Sunday

9th Dec 2018

Commission's methane delay is 'present for agribusiness'

  • Manure and the digestive systems of ruminant livestock are an major source of methane emissions (Photo: Werktuigendagen Oudenaarde)

The European Commission is in no rush to propose legislation tackling methane emissions, to the chagrin of left-wing members of the European Parliament.

Methane is a powerful greenhouse gas which is much more efficient in trapping heat than carbon dioxide (CO2). Its main source in the EU is from agriculture.

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In combination with other sources of air pollution, methane can lead to ozone formation – which is not only bad for the environment, but also for human health.

In December 2013, the commission proposed that each EU member state should have a national ceiling of methane emissions, as part of a revision of an air quality directive which limits other pollutants.

But following successful lobbying by the farming sector, all methane targets were removed from the final deal, struck between national governments and the European Parliament in 2016.

The commission added a declaration to the final directive – published as law on 14 December 2016 – saying it would "consider measures for reducing [methane] emissions, and where appropriate, submit a legislative proposal to that purpose".

Almost one and a half years later however, it appears that the commission is still in the 'consideration' phase.

The commission did not comment on the record, but made an EU official available to EUobserver to send a written statement.

"The commission's Joint Research Centre will present in the first half of 2018 a technical report on methane emissions and their contribution to ozone," the official said.

"Based on this work, the commission will, in 2018-2019, assess the potential for reductions across the northern hemisphere and their impacts on concentrations, with a view to identifying appropriate methane reduction objectives in the context of a future hemispheric approach, in cooperation with the UNECE Convention on Long Range and Transboundary Air Pollution, the Climate and Clean Air Coalition and the Global Methane Initiative, as appropriate."

Left-wing members of the European Parliament who were involved in the negotiations for the air quality directive were not happy with the commission's response.

'Postponing the problem'

"No, the commission's proposal does not meet our expectation to reduce methane emissions and actually postpones the problem," wrote Italian MEP Piernicola Pedicini, of the Five Star Movement.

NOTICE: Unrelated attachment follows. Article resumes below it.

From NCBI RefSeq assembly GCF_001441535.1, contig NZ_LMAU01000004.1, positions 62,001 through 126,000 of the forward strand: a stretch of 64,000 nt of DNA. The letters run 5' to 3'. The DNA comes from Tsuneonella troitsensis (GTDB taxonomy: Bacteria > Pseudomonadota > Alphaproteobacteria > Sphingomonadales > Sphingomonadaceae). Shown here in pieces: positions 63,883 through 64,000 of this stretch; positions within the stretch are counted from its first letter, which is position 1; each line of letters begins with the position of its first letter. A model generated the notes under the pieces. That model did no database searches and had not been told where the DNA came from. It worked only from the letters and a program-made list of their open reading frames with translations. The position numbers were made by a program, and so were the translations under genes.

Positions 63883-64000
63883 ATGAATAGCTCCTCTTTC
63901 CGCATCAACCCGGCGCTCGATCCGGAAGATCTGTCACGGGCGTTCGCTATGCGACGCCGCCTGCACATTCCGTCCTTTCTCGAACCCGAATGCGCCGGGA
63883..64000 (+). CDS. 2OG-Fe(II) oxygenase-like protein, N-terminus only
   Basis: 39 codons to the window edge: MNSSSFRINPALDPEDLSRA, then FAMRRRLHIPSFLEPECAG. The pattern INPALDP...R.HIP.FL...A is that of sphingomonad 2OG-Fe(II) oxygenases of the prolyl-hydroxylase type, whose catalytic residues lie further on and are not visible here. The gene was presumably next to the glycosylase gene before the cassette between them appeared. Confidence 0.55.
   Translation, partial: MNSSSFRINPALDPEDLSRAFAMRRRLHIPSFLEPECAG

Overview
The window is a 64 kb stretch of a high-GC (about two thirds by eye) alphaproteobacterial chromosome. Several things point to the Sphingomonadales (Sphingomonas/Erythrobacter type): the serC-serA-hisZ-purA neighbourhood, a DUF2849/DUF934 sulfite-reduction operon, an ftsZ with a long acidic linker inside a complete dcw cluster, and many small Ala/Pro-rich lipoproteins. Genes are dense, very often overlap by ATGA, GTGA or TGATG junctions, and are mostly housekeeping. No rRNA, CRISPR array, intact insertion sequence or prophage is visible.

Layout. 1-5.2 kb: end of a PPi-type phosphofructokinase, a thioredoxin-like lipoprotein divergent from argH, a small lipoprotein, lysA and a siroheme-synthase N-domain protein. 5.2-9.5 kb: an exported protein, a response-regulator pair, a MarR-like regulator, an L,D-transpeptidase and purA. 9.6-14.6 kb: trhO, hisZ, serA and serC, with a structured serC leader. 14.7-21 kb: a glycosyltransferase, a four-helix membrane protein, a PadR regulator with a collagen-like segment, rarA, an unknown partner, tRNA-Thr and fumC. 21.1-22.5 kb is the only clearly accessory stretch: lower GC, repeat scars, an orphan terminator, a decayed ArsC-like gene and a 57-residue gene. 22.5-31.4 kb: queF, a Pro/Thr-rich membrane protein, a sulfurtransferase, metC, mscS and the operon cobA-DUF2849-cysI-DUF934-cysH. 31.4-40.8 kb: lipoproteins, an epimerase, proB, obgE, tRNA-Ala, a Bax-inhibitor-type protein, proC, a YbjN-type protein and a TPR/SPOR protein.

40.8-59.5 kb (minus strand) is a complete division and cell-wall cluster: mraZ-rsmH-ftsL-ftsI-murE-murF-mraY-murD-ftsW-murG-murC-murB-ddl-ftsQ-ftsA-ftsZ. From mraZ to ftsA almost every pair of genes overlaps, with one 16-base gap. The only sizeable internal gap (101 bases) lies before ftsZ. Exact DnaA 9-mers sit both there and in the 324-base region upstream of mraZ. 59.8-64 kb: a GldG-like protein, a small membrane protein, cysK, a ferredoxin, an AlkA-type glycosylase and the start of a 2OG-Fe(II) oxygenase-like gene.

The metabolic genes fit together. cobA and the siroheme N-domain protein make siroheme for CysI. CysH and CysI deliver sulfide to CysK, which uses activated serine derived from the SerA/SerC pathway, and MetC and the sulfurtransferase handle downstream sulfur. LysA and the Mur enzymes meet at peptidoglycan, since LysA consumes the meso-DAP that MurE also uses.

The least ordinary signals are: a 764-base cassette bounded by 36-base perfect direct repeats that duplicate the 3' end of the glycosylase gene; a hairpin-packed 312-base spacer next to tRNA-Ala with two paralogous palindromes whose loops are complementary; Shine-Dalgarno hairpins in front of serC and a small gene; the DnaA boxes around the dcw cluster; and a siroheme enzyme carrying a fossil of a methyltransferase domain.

"During the negotiations on the NEC [national emissions ceilings] directive, we stressed the importance of including six pollutants as originally proposed by the commission in its 2013 proposal but member states managed to exclude methane from the scope of the directive which turned into a present to the agribusiness sector," he added.

Dutch Green MEP Bas Eickhout said it was "highly disappointing" that the commission did not mention concrete measures or a legislative proposal to reduce methane emissions.

"This is the perfect moment to take legislative action, since there is an unique opportunity for the EU to internationally lead the way on the issue of methane pollution," said Eickhout.

He said that the EU should set a good example by reducing methane by adopting binding emission reduction obligations.

"As one of the biggest economies in the world we have the obligation to do so," he noted.

His Czech colleague Katerina Konecna, a member of the Communist Party of Bohemia and Moravia and the parliament's far left group, said she also was not happy with the commission's approach.

"The withdrawal of the inclusion of methane emissions in NEC has been very hard for the [parliament] and we hoped that [the commission] will fulfil its obligations," she said.

The MEP who coordinated the legislative proposal on air quality file through the parliament at the time was much more optimistic.

"I am happy that the commission is preparing a report via the JRC for this spring," said Julie Girling, a member of the UK's Conservative party, and part of the European People's Party.

"My expectation was for further legislative work on methane reduction to begin in the next legislature i.e. 2019-2024," she said.

"I think we are on track for having the groundwork completed in good time, but of course we will be dependent on the outcome of the European elections and the orientation of the next commission," Girling added.

According to the European Environment Agency (EEA), methane emissions shrunk by 42 percent between 2000 and 2015. However, in agriculture methane emissions only decreased by seven percent in the same period.

Moreover, in recent years the reduction in methane emissions almost flat-lined.

The agricultural sector was responsible for 53 percent of total methane emissions in 2015, the EEA said. A large part of that was due to the digestive process of livestock (cows, goats, sheep), and stored manure.

Other sources for methane emissions are fossil fuel production and waste management.

MEPs adopt compromise air-pollution bill

MEPs are willing to agree lower emissions targets than they initially wanted, the three largest political groups in parliament told this website.

MEPs snub regulation of cow methane

Methane is second most important greenhouse gas after carbon dioxide. But MEPs voted to exclude "enteric methane," which is 80 to 85 percent of agriculture's share of emissions.

Lobbyists play tug-of-war with MEPs on farm emissions

On Wednesday, the European Parliament will vote on new air quality rules. The key question is whether two agriculture-related pollutants, methane and ammonia, will be included in the legislation.

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